Dictionary of National Biography, 1912 supplement/De la Rue, Thomas Andros
DE LA RUE, Sir THOMAS ANDROS, first baronet (1849–1911), printer, born in London on 26 May 1849, was second of the four sons of Warren de la Rue [see Rue, Warren de la], astronomer and inventor, by his wife Georgiana, third daughter of Thomas Bowles of Guernsey. Thomas de la Rue [q. v.] was his grandfather. He entered Rugby in Feb. 1864, and matriculating in 1868 from St. John's College, Cambridge, graduated B.A. in 1871 and proceeded M.A. in 1874. In 1871 he joined the family printing business established by his grandfather, which was celebrated for its playing cards and printed stamps. By his enterprise he helped to increase the firm's reputation for artistic quality and convenience in the production of the postage-stamp, contracts for the manufacture of which the firm held not only for the United Kingdom but for most of the colonies and for many foreign countries. On the death of his father in 1889, and the retirement of his elder brother, Warren, Thomas became head of the business, and retained that position until 1896, when the firm became a limited company, of which his three sons subsequently became directors. De la Rue was created a baronet on 17 June 1898. He took a generous interest in the Royal Hospital for Diseases of the Chest City Road, much of his spare tune being devoted to its service. He died at his residence, 52 Cadogan Square, on 10 April 1911, and was buried at Golder's Green. De la Rue married, on 1 Feb. 1876 Emily Maria (d. 11 Oct. 1904), daughter of William Speed, Q.C., by whom he had three sons, of whom Evelyn Andros, the eldest, succeeded to the baronetcy, and a daughter.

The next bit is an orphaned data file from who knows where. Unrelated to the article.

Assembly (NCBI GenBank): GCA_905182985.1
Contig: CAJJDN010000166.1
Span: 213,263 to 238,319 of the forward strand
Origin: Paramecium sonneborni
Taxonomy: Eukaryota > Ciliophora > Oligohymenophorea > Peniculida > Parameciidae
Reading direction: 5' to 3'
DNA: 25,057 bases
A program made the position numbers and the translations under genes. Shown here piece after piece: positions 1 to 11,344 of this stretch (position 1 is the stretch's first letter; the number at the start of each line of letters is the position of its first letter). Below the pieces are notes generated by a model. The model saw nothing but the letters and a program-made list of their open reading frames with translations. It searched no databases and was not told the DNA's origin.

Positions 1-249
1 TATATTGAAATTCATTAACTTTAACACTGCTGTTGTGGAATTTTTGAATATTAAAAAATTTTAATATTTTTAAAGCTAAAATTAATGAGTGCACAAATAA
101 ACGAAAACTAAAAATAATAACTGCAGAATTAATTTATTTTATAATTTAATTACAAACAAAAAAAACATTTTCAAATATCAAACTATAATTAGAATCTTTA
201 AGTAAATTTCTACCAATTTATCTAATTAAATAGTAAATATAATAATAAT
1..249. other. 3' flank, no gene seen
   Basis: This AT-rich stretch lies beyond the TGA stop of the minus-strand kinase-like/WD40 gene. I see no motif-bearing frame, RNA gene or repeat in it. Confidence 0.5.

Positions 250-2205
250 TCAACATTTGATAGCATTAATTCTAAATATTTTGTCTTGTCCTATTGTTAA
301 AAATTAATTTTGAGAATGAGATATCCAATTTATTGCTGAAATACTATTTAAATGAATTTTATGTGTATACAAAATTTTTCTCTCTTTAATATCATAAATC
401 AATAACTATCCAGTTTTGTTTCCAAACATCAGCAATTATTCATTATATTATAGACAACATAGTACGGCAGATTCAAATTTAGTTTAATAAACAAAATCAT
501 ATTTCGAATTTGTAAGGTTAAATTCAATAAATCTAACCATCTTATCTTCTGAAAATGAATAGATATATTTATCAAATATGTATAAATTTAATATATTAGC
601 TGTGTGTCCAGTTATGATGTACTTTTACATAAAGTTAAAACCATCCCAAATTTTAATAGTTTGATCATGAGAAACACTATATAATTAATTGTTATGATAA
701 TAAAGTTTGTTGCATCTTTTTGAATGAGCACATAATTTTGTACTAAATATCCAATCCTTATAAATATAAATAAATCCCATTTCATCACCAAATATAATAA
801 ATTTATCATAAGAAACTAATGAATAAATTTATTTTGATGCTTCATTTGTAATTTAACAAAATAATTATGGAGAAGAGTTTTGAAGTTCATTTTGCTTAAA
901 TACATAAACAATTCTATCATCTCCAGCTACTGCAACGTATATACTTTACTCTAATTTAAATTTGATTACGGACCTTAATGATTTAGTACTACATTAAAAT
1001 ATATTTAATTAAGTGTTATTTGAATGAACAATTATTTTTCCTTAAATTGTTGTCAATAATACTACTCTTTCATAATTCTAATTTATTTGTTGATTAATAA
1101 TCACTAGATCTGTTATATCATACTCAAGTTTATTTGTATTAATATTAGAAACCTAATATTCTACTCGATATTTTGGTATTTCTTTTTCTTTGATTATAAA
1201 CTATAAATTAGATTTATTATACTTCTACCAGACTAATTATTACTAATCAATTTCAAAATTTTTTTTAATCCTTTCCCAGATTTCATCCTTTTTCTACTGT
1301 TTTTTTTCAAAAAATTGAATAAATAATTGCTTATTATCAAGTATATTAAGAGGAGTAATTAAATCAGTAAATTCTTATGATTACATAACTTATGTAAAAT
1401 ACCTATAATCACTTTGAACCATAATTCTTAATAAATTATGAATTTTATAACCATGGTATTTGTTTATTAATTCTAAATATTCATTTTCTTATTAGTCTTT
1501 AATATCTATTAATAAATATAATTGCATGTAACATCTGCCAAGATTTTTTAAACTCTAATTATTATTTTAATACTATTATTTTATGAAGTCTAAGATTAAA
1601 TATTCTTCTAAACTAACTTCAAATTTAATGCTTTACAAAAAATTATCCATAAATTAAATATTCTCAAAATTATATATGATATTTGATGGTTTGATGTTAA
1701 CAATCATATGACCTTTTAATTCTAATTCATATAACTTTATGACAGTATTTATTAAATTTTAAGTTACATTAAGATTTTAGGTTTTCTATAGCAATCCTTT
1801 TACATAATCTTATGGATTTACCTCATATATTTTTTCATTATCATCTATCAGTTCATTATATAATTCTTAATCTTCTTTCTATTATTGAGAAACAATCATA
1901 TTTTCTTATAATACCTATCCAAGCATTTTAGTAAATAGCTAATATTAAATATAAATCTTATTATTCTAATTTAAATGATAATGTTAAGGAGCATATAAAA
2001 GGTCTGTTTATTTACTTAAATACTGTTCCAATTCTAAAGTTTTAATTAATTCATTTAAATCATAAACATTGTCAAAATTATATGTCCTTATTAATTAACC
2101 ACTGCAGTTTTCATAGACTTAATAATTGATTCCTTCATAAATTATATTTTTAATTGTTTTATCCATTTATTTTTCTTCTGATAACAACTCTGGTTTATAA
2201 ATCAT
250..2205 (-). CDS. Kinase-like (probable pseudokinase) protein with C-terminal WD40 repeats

[Stationery World, xxxix. 232; Stationery Trades Journal (portrait), xxxii. 236; Lodge's Peerage and Baronetage; Rugby School Register, 1886, ii. 115; Book of Matriculations and Degrees, Univ. of Cambridge, 1851 to 1900, p. 165; The Times, 10 and 15 April 1911, Athenseum, 15 April 1911.]